This report from the UK think tank the Institute for Fiscal Studies takes a look at the numbers, characteristics, incomes and business activities of business owner-managers in the UK.
Business owners have been the fastest-growing part of the UK labour force since at least 2000. Between 2000–01 and 2015–16, the number of employees grew by 15%, while self-employment (including those operating as a sole trader or as a partner in a partnership) grew by 25% and the number of directors of companies with at most two directors more than doubled. The number of new businesses created in the UK between 2007–08 and 2015–16 was higher than in any other OECD country.
This is an important labour market trend and is often hailed as a success because small businesses and start-ups are commonly viewed as the engines of growth. This is questionable in light of evidence that the UK has a long tail of low-productivity firms. However, to date, our understanding of business owners has been limited because they are not well captured in traditional survey data sources. Learning more about this group is crucial for understanding labour market trends better and informing public policy as it relates to business owners.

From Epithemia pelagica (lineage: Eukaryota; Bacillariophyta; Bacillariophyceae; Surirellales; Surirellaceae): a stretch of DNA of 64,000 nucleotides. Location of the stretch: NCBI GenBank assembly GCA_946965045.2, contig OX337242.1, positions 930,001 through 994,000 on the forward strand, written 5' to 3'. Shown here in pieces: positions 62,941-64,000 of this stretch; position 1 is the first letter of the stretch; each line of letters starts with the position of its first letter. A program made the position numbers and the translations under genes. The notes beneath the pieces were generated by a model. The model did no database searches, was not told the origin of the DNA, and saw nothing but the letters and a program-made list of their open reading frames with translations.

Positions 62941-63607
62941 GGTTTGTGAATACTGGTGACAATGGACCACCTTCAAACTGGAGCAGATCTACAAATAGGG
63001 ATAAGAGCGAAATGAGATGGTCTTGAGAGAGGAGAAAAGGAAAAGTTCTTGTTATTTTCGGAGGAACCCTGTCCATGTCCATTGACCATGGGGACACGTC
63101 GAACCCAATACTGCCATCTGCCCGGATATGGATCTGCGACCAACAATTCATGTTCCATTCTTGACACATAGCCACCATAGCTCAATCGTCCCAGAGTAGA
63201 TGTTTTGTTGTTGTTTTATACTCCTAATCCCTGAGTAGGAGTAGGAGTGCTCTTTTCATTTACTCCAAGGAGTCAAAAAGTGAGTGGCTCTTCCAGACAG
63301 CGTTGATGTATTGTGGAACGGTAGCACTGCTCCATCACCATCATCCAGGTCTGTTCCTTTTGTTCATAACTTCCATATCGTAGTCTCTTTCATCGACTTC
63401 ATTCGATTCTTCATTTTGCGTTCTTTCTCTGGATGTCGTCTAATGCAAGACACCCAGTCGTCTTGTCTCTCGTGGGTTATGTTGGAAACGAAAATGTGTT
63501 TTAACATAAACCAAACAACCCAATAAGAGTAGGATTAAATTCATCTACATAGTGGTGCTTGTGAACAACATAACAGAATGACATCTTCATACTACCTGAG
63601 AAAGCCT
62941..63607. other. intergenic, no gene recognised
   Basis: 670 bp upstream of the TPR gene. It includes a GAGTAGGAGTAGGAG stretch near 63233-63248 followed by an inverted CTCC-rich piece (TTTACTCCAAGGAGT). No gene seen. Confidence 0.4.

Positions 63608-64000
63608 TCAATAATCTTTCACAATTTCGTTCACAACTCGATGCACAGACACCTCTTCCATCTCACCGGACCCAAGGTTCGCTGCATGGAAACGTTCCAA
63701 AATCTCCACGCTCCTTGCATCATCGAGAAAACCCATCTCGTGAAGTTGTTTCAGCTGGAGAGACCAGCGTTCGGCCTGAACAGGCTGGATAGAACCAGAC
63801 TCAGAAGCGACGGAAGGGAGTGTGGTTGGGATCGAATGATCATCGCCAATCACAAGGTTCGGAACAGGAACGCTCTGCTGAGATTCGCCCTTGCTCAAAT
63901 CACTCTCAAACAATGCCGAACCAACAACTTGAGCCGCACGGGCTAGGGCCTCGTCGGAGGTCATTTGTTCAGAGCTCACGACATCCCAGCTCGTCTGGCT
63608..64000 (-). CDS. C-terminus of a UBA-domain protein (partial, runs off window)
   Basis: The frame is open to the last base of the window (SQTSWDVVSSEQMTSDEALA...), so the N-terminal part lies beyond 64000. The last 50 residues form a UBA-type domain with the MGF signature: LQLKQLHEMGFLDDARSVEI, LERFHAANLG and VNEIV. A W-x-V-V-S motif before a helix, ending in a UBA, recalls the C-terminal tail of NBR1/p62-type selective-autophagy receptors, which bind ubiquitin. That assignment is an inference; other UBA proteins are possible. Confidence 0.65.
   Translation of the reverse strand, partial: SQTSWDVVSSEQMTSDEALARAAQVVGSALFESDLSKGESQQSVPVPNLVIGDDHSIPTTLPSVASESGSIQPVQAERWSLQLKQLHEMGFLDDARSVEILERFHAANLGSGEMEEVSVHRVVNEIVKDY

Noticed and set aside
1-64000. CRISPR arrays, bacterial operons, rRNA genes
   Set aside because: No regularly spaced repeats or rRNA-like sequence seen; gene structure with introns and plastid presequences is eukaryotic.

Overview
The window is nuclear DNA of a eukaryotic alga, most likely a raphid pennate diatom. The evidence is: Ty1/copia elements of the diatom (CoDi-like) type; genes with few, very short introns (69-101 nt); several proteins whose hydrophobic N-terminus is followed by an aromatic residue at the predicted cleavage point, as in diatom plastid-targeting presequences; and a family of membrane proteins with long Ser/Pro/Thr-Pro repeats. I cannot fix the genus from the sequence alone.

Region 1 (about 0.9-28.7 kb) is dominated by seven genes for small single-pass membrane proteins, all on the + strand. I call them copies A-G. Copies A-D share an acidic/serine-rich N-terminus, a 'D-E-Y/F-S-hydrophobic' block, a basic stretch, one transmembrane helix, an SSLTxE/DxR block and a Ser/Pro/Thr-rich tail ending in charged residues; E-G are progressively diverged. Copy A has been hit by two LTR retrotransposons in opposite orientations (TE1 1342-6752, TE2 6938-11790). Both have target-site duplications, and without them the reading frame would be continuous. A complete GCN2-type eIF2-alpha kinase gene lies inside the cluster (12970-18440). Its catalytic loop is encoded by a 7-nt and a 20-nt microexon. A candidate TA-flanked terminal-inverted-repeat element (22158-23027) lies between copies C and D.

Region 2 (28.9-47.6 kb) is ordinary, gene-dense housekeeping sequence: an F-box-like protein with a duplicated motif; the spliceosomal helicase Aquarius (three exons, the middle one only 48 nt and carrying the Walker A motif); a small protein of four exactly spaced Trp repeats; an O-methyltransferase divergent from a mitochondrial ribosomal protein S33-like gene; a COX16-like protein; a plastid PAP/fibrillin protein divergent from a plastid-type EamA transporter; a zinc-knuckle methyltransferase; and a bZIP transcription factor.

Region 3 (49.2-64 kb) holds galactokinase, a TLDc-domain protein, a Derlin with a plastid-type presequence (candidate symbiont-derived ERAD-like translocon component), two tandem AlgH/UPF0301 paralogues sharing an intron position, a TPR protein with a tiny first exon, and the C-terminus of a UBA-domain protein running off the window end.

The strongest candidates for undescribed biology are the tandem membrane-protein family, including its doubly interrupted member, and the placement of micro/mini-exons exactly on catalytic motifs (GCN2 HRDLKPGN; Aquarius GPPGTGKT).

In this report, we use the universe of business owners’ administrative tax records provided by HM Revenue and Customs (HMRC) to learn more about business owners and their businesses than has previously been possible using survey data. Specifically, using these data, this report documents the numbers, characteristics, incomes and business activities of business owner-managers in the UK. We track the same business owners over time – something that has not been possible before – and use this to analyse patterns of business start-up and closure and to explain substantial falls in sole trader incomes since 2008.Read Full Report